The setting meanwhile, with all of its technological advances, remains fantastic with the book introducing all sorts of new toys like submersibles, one-person winged fliers, a sandbow and Totho’s devastating invention, the snapbow — a firearm basically — which promises to not only change the face of the war, but the future of the world. Magic in the meantime, remains subtle, but the Darakyon are still around, Uctebri supposedly has the power to grant Alvdan immortality, and there’s that aforementioned Shadow Box. In short, you just get the feeling that magic and technology are going to soon collide with one another in this series with catastrophic results.

On the negative side, Dragonfly Falling is plagued by pretty much the same problems that Empire in Black and Gold was including lackluster background history, POVs that occasionlly switch between characters without warning, a narrative that is at times predictable, and prose that is a bit bland — even if it is consistent and accessible. However, with Dragonfly Falling’s stronger and more engaging story, a better cast of characters, and the book’s more epic scope, I found such issues to be even less of a nonfactor than it was when reading Tchaikovsky’s debut.

Overall, Dragonfly Falling is another impressive offering from Adrian Tchaikovsky which builds on the solid foundation established by Empire in Black and Gold, while setting the stage for what promises to be exciting and dark times for the rest of the Shadows of the Apt series. Personally, I can’t wait for more.

~Robert Thompson

fantasy book review Adrian Tchaikovsky Shadows of the Apt 1. Empire in Black and Gold 2. Dragonfly FallingDragonfly Falling is the amazing follow-up to Adrian Tchaikovsky’s Empire in Black and Gold. The story directly follows the events of book 1. The wasps have increased their hold on the lowlands, and the position of our heroes is much more precarious. The empire has begun its assault and the blood is flowing. Tchaikovsky’s battle descriptions are nothing short of epic, bloody, and gritty, with nail-biting sequences that seem to run for pages. Empire in Black and Gold introduced you to the players, and set the overall stage. I struggled a bit with its pacing, but had none of that problem here. Dragonfly Falling is truly when the dung beetle hits the fan.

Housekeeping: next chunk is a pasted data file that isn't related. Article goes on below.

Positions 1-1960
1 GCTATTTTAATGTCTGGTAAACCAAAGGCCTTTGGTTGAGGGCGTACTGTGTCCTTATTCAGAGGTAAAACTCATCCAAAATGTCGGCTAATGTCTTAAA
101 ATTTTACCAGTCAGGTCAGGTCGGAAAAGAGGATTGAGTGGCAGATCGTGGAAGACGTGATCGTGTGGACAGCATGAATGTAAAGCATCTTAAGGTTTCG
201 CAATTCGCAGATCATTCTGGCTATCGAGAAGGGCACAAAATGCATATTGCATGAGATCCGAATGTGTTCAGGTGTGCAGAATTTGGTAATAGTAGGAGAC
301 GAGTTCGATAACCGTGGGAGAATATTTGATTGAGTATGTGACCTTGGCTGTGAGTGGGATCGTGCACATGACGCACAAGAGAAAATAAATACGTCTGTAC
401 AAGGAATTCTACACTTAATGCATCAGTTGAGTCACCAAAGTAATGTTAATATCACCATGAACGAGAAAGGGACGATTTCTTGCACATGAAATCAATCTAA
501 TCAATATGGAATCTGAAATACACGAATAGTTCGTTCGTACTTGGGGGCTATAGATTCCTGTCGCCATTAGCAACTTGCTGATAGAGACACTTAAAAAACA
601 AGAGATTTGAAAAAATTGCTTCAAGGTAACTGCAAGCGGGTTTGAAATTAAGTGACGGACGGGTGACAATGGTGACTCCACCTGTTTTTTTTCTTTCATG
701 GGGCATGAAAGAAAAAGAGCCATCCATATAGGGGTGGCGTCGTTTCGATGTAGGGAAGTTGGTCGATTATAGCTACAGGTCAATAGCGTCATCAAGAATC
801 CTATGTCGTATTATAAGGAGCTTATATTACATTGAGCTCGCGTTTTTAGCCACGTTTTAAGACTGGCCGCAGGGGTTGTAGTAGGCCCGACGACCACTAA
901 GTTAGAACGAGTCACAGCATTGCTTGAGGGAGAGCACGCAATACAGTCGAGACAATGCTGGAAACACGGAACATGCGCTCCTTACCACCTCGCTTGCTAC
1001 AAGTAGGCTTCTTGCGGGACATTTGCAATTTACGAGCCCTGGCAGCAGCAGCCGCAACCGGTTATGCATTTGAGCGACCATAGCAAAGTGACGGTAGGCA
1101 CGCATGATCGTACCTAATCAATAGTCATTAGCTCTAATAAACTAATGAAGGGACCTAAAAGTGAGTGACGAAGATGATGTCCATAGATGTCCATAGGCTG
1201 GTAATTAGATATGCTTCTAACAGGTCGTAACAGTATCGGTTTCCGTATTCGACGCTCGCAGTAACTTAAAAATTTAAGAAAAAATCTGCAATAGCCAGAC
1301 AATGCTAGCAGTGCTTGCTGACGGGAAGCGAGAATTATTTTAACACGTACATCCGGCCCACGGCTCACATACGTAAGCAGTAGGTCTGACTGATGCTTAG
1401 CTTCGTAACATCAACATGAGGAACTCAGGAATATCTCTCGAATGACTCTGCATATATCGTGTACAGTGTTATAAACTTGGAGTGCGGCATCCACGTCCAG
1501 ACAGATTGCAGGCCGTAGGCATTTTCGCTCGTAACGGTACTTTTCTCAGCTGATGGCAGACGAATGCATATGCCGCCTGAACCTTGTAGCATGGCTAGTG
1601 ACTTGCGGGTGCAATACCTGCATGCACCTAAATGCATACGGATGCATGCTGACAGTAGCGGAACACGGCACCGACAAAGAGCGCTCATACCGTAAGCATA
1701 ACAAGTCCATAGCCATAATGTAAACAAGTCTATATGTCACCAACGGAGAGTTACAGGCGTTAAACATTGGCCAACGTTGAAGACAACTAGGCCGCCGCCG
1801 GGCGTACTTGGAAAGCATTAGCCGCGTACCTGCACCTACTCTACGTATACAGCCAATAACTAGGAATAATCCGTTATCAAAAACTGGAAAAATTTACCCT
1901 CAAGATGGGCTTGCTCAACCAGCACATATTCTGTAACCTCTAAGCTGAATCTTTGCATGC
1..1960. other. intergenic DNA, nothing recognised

The characters continue to grow and change in amazing ways. Like Empire in Black and Gold, Dragonfly Falling explores the many facets of the various characters. Who’s good and who’s bad is not always so clear cut, and that’s refreshing. I’ve also come to realize that there are just as many “Insect Kinden” in Tchaikovskys world as there are insects. I stopped keeping track of them about a quarter of the way through the book. As nice as it is to have a diverse population in your story, you lose a bit by always having a convenient race to solve various issues. It’s not a device often used in the story, but the potential for abuse is there. I wonder if it will become a little more prominent as the series progresses.

I am so glad Pyr has decided to release the Shadows of the Apt series in the US, as so far it has been incredibly well written and unique. Dragonfly Falling raises the stakes in every way possible, and I’m excited to see how everything progresses in book 3, Blood of the Mantis. Dragonfly Falling does everything right, and I really can’t find many faults. Tchaikovsky’s writing is top notch and seems to be getting even better. In a genre where a lot of ho-hum stuff gets over-hyped, do not let Shadows of the Apt fly under your radar.

~Justin Blazier

fantasy book review Adrian Tchaikovsky Shadows of the Apt 1. Empire in Black and Gold 2. Dragonfly FallingAdrian Tchaikovsky has a terrific series going with his Shadows of the Apt. Dragonfly Falling, the second in what will be a series of at least ten books, continues building a unique new fantasy world in which mankind is divided into numerous races that resemble, in some ways, various species of insects. It’s a weird idea, but it works, and the differences between the races seem often to drive the narrative.